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Traffic encryption and integrity checking schemes such as those in the IPSec protocol suite are generally incompatible with NAT. Certain protocols, such as IPSec ESP in tunnel mode, can be accommodated via special support (IPSec pass-through).
Applications that use dynamic session initiations, such as Netmeeting and MSN Messenger, require either special support in the firmware of the NAT device or the use of UPnP and a UPnP aware NAT device.
Other NAT incompatible techniques, such as the passing of IP addresses as data or use of non-standard protocols, will also require special support.
Sticking with security for a second, during the early days of NAT many were concerned that it would have a negative impact on security since it would not allow for end-to-end encryption. If packets are encrypted or integrity checked either translation is not possible or the translated packets are rejected. Today this is still a problem for certain traffic encryption / integrity checking schemes such as IPSec Encapsulating Security Payload (ESP) in transport mode or IPSec Authentication Header (AH). IPSec ESP in tunnel mode encrypts TCP/UDP headers but is able to traverse NAT via the following 'trick' (often referred to as IPSec pass-through):
Since the establishment of IPSec tunnels begin with IKE conversations (via UDP), when the router sees an IKE exchange it automatically forwards all ESP traffic to the private host involved. In this basic form, found in typical broadband routers, multiple concurrent tunnels are not permitted.
Some routers permit multiple IPSec connections through NAT by uniquely identifying tunnels via the pair of SPI numbers snagged from an IKE exchange. These identifying numbers are stored in IPSec NAT table entries to allow correct routing of inbound ESP traffic.
Often a better option if you have to mix NAT and IPSec is to terminate the VPN in the router. Most firewall type NAT devices can do this, which allows the entire private network access to the remote network and saves your hosts the CPU time associated with en/decapsulation, en/decryption and key management. Also, these devices are able to use the full range of IPSec features and protocols.
Dynamic Session Initiations
Dynamic session initiations are conversations, often carried out over a dedicated protocol (such as Session Initiation Protocol or SIP), which arrange the parameters (addresses, ports, etc.) for other conversations. They are roughly analogous to FTP control connections (active mode transfers are similarly broken by NAT) and are commonly used in multimedia software such as MSN Messenger and Netmeeting. Two problems arise when used over NAT:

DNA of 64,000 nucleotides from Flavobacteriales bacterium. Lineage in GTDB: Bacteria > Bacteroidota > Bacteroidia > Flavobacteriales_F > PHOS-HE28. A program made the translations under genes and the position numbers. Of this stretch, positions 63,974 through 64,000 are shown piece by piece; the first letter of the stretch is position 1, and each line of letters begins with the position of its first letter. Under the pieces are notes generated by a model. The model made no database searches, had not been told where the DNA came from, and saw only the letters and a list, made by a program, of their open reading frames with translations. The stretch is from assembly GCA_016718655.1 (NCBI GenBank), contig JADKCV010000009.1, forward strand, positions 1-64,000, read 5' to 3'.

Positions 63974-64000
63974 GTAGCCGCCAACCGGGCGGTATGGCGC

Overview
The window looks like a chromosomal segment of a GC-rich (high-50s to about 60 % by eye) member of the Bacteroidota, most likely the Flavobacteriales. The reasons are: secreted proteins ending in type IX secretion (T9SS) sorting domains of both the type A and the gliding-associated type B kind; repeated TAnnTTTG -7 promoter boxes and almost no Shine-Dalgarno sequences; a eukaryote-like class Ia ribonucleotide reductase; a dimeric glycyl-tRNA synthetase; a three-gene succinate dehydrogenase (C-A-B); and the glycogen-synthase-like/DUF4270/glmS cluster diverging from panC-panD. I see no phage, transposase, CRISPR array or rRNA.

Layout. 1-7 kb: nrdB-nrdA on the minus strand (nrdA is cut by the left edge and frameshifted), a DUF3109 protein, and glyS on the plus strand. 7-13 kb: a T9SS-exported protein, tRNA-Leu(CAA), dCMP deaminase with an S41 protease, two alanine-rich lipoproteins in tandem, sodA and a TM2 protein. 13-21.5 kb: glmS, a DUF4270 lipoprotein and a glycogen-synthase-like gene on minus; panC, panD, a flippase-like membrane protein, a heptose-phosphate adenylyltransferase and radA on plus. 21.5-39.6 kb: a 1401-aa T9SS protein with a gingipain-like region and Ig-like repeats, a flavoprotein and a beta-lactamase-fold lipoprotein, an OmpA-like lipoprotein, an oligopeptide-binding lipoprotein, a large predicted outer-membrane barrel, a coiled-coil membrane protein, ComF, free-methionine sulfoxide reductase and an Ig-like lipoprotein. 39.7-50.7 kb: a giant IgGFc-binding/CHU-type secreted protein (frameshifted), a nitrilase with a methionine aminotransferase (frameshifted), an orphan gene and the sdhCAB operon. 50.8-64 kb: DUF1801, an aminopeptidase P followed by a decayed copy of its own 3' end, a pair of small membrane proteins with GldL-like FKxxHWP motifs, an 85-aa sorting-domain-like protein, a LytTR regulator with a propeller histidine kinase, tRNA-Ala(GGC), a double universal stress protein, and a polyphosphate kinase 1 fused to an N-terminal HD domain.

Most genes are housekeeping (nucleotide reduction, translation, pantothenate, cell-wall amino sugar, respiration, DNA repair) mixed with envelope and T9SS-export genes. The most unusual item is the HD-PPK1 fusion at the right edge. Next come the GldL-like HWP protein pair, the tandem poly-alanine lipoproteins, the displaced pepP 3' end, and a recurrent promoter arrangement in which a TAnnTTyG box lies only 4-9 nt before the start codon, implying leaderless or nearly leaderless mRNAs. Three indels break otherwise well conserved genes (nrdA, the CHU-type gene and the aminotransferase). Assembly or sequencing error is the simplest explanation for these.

•IP addresses are often passed as data in the session initiation. The software will pass the address of a private host to the other end and the following connection will fail.
•Ports are negotiated dynamically. You can't create port mappings to allow inbound connections to the program since you don't know what ports will be used.
The problem can be solved in one of three ways:
•Write special code to properly translate the information passed in session initiation and / or act upon special events in the conversation. This technique is used so that active FTP connections may take place where port 20 is temporarily mapped to the appropriate private host on detection of a PORT command from that host.
•Write special code to proxy (make on behalf of and intermediate) the required connections, also known as an 'Application Layer Gateway'.
•Allow a remote program to control port mappings on the NAT device and retrieve its global address to pass in session initiations. This has been realised in the form of UPnP enabled NAT devices - see here.
Note that the first two solutions involve specialised code to support each application and are therefore limited by developer inclination and available router memory space.
Note also that if IP addresses are not passed in session initiation or the problem is just that incoming connections to many ports are required, it may be solved by a feature known as 'default server' or 'DMZ'. Defining the default server or DMZ to be a private host causes the router to pass all unsolicited traffic to that host. This removes the protection of NAT from that host although translation still takes place.